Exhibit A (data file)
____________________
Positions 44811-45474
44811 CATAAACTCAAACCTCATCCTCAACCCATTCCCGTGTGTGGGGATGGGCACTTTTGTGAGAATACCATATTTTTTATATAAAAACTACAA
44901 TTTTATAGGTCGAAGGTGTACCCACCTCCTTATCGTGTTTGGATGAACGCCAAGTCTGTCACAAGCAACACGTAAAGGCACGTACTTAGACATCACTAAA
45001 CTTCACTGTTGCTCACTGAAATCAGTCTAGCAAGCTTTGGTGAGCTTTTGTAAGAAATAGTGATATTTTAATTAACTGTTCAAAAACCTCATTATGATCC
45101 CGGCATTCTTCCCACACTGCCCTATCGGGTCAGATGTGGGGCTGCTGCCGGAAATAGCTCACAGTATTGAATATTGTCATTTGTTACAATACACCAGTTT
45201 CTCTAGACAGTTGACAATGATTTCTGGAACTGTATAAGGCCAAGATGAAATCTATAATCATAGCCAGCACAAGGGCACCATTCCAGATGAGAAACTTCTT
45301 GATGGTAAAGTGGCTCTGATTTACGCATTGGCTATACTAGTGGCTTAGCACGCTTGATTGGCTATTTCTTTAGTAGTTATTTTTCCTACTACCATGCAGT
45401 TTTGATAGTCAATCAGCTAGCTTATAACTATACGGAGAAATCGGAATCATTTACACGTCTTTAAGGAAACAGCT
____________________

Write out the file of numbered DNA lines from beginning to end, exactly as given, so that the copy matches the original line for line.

Positions 44811-45474
44811 CATAAACTCAAACCTCATCCTCAACCCATTCCCGTGTGTGGGGATGGGCACTTTTGTGAGAATACCATATTTTTTATATAAAAACTACAA
44901 TTTTATAGGTCGAAGGTGTACCCACCTCCTTATCGTGTTTGGATGAACGCCAAGTCTGTCACAAGCAACACGTAAAGGCACGTACTTAGACATCACTAAA
45001 CTTCACTGTTGCTCACTGAAATCAGTCTAGCAAGCTTTGGTGAGCTTTTGTAAGAAATAGTGATATTTTAATTAACTGTTCAAAAACCTCATTATGATCC
45101 CGGCATTCTTCCCACACTGCCCTATCGGGTCAGATGTGGGGCTGCTGCCGGAAATAGCTCACAGTATTGAATATTGTCATTTGTTACAATACACCAGTTT
45201 CTCTAGACAGTTGACAATGATTTCTGGAACTGTATAAGGCCAAGATGAAATCTATAATCATAGCCAGCACAAGGGCACCATTCCAGATGAGAAACTTCTT
45301 GATGGTAAAGTGGCTCTGATTTACGCATTGGCTATACTAGTGGCTTAGCACGCTTGATTGGCTATTTCTTTAGTAGTTATTTTTCCTACTACCATGCAGT
45401 TTTGATAGTCAATCAGCTAGCTTATAACTATACGGAGAAATCGGAATCATTTACACGTCTTTAAGGAAACAGCT